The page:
Carbon Nanotube Cookbook

Introduction edit

Growing Nanotubes edit

Preparing the Nanotubes edit

Purification edit

Heat Treatment edit

Suitable Solvents edit

DI Water
not very well suited to make nanotube solutions. Can however be a good choice when used with detergents

As CNTs are hydrophobic they are best dissolved in organic solvents such as DMF.

Dispersion Methods edit

Dispersing Agents edit

Making Nanotube Samples edit

Preparations edit

The Substrate edit

Choosing the right substrate edit

Preparing chips from a wafer edit

Important: Open wafer boxes only inside an operating flowbox!

  • Spin a layer of protective resist on the entire wafer and bake it thoroughly.
  • Use a ruler and a diamond pen to scribe the wafer. Make a clean scratch 4 to 5 mm long, parallel to the edge. Cover the wafer with cleanroom paper and break the wafer over an edge.
  • Keeping the strip, store the rest of the wafer securely for future use.
  • Scribe the resulting strip in rectangular pieces.
  • Tear off a strip of clear adhesive tape a little longer than the substrate. Glue it to the resist side. Break the substrate by pulling it over an edge holding the ends of the tape.
  • Carefully remove the wafer pieces from the tape with a tweezer.
  • Wash the chips in IPA (not in acetone, which would remove the protective resist layer).

Preparing alignment marks on the surface edit

  • Remove protective resist layer with Acetone and wash the chip in IPA
  • Spin on your preferred resist system and bake the wafer
  • EBL pattern the chips with a 3x3 matrix of alignment marks
  • Evaporate a sufficiently thick (>35 nm) Cr/Au or Ti/Au metal layer

Applying Nanotubes edit

This section covers methods for random deposition of tubes. Instructions on dielectrophoretic trapping can be found in this chapter.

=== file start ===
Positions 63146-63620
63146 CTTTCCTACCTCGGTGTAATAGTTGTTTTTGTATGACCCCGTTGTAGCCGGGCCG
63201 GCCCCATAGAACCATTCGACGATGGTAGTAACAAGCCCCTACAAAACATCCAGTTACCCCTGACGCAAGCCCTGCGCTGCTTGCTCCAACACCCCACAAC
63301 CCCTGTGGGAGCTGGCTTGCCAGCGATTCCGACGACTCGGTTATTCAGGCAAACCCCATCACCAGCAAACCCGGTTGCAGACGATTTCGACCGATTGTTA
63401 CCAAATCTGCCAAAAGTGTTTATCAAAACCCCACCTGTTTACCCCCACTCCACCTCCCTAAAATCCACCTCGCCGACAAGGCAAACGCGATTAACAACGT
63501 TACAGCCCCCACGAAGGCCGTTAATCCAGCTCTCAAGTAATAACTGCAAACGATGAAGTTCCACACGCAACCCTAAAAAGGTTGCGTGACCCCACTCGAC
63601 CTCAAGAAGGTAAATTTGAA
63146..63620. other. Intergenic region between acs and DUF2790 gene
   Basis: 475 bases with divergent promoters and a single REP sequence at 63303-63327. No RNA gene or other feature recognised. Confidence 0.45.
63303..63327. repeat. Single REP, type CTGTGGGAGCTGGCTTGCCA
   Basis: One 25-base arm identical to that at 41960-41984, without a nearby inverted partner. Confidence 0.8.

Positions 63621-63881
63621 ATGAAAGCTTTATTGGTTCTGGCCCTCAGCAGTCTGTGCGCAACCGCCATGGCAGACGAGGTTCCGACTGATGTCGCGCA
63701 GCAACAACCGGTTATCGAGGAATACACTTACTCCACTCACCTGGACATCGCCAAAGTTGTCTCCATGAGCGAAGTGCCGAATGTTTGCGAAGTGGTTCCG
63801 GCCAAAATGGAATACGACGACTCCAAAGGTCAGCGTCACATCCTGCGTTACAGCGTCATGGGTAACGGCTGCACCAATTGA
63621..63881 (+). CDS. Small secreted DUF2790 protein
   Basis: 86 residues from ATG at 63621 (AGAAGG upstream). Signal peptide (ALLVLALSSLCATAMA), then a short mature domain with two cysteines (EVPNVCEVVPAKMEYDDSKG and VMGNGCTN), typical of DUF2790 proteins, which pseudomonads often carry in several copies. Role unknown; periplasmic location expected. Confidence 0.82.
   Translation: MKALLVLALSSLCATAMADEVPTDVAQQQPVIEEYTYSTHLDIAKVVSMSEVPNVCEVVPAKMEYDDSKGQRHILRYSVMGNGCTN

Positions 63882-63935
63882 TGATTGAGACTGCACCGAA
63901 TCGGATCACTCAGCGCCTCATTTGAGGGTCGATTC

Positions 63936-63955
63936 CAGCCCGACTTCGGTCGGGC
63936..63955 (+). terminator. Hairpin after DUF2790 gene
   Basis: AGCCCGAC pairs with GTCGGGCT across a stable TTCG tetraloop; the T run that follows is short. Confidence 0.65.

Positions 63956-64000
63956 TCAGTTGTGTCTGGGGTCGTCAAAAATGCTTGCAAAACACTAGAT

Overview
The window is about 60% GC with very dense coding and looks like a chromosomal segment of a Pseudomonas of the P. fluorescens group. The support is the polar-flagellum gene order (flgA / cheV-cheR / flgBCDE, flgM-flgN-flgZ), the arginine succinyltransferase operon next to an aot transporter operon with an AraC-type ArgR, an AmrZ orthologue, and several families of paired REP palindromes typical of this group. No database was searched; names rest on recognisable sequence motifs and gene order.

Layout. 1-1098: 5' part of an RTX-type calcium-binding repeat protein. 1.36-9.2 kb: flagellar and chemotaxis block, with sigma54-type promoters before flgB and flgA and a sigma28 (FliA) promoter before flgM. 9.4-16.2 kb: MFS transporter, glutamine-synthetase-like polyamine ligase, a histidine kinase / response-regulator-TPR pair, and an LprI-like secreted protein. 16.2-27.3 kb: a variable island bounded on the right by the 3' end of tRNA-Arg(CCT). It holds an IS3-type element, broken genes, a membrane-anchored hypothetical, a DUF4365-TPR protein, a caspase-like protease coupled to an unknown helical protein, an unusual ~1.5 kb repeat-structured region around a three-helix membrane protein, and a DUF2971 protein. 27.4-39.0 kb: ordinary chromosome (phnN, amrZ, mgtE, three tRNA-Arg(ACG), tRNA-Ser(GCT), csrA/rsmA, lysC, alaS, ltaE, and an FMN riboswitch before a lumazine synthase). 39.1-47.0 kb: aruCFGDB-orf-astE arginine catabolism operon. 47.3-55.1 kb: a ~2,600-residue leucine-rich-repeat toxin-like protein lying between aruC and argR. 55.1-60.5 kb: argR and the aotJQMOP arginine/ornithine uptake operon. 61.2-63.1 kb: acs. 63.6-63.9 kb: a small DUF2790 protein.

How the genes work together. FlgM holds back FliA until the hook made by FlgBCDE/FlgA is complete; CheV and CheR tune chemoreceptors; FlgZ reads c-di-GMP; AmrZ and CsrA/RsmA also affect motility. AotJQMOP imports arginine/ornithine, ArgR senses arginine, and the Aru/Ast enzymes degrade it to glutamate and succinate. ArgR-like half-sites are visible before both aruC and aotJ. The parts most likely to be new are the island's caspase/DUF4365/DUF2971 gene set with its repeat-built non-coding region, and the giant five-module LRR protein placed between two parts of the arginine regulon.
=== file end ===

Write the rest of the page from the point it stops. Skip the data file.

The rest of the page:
Tubes in Volatile Solvents edit

Tubes in SDS (aq.) Solution edit

The tubes are encapsulated in SDS micells and form a stable solution. Thus there is no need for sonication before applying.

  • The substrate chip is placed on the hotplate (level 1-2; approx 100 deg C)
  • One drop of nanotube solution is applied and left to dry in. This procedure is repeated two more times or until a uniform staining of the chip is visible
  • The chip is put into a beaker with water. The beaker is put on the hotplate and heated until the water starts to boil
  • The chip is flushed in Popanol and blown dry with nitrogen

This procedure should result in an acceptably even distribution of single tubes on the chip. If there are to many regions of aggregated tubes visible in the SEM repeat the cooking step.

Prepatterning edit

Spraying edit

Locating Nanotubes edit

Contacting a Nanotube edit

E-Beam Lithography edit

Evaporation edit

Bonding edit

Measurements edit

Special Techniques edit

Dielectrophoresis edit

AFM Manipulation edit

Cleaning the Substrate edit

Plasma Cleaning edit

Wet Cleaning edit

An effective method for removing nanotubes from a wafer without destroying other structures is to use surfactants. Here a simple recipe with SDS:

  1. Sonicate samples in 1 to 10 % SDS (aq.) solution for about 5 min
  2. Rinse with DI water
  3. Rinse in IPA
  4. Blow dry with Nitrogen

Very fragile samples can be cooked in the SDS solution instead of sonication.

Annex edit